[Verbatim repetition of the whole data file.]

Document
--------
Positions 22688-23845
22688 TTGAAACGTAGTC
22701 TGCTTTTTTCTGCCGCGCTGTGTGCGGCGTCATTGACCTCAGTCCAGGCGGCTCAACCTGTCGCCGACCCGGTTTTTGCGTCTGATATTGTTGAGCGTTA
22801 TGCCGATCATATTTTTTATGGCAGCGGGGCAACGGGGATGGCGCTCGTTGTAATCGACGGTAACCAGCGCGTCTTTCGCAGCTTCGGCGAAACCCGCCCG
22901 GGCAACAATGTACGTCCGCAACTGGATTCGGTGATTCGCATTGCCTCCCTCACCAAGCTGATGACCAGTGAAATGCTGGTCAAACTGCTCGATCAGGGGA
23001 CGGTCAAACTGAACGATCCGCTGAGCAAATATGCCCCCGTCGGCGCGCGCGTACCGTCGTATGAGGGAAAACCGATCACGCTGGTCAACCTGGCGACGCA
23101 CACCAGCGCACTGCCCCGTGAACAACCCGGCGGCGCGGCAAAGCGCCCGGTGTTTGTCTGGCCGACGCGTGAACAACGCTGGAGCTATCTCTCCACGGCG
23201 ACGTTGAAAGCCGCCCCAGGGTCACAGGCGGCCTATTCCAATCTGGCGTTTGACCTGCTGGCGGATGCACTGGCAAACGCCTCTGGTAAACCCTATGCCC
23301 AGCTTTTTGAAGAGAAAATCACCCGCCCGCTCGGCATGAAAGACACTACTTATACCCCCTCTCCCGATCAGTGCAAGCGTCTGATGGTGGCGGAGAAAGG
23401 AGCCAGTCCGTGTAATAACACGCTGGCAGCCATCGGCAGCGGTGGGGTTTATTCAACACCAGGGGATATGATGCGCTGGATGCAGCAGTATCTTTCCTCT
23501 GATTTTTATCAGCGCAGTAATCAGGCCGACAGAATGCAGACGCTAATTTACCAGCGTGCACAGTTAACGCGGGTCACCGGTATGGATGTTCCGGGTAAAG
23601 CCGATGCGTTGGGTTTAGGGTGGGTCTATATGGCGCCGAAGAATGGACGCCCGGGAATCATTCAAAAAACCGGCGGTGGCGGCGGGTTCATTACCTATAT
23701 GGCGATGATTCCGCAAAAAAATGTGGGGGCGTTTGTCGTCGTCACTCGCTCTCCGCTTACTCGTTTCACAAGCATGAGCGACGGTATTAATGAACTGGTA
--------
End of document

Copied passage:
Positions 22688-23845
22688 TTGAAACGTAGTC
22701 TGCTTTTTTCTGCCGCGCTGTGTGCGGCGTCATTGACCTCAGTCCAGGCGGCTCAACCTGTCGCCGACCCGGTTTTTGCGTCTGATATTGTTGAGCGTTA
22801 TGCCGATCATATTTTTTATGGCAGCGGGGCAACGGGGATGGCGCTCGTTGTAATCGACGGTAACCAGCGCGTCTTTCGCAGCTTCGGCGAAACCCGCCCG
22901 GGCAACAATGTACGTCCGCAACTGGATTCGGTGATTCGCATTGCCTCCCTCACCAAGCTGATGACCAGTGAAATGCTGGTCAAACTGCTCGATCAGGGGA
23001 CGGTCAAACTGAACGATCCGCTGAGCAAATATGCCCCCGTCGGCGCGCGCGTACCGTCGTATGAGGGAAAACCGATCACGCTGGTCAACCTGGCGACGCA
23101 CACCAGCGCACTGCCCCGTGAACAACCCGGCGGCGCGGCAAAGCGCCCGGTGTTTGTCTGGCCGACGCGTGAACAACGCTGGAGCTATCTCTCCACGGCG
23201 ACGTTGAAAGCCGCCCCAGGGTCACAGGCGGCCTATTCCAATCTGGCGTTTGACCTGCTGGCGGATGCACTGGCAAACGCCTCTGGTAAACCCTATGCCC
23301 AGCTTTTTGAAGAGAAAATCACCCGCCCGCTCGGCATGAAAGACACTACTTATACCCCCTCTCCCGATCAGTGCAAGCGTCTGATGGTGGCGGAGAAAGG
23401 AGCCAGTCCGTGTAATAACACGCTGGCAGCCATCGGCAGCGGTGGGGTTTATTCAACACCAGGGGATATGATGCGCTGGATGCAGCAGTATCTTTCCTCT
23501 GATTTTTATCAGCGCAGTAATCAGGCCGACAGAATGCAGACGCTAATTTACCAGCGTGCACAGTTAACGCGGGTCACCGGTATGGATGTTCCGGGTAAAG
23601 CCGATGCGTTGGGTTTAGGGTGGGTCTATATGGCGCCGAAGAATGGACGCCCGGGAATCATTCAAAAAACCGGCGGTGGCGGCGGGTTCATTACCTATAT
23701 GGCGATGATTCCGCAAAAAAATGTGGGGGCGTTTGTCGTCGTCACTCGCTCTCCGCTTACTCGTTTCACAAGCATGAGCGACGGTATTAATGAACTGGTA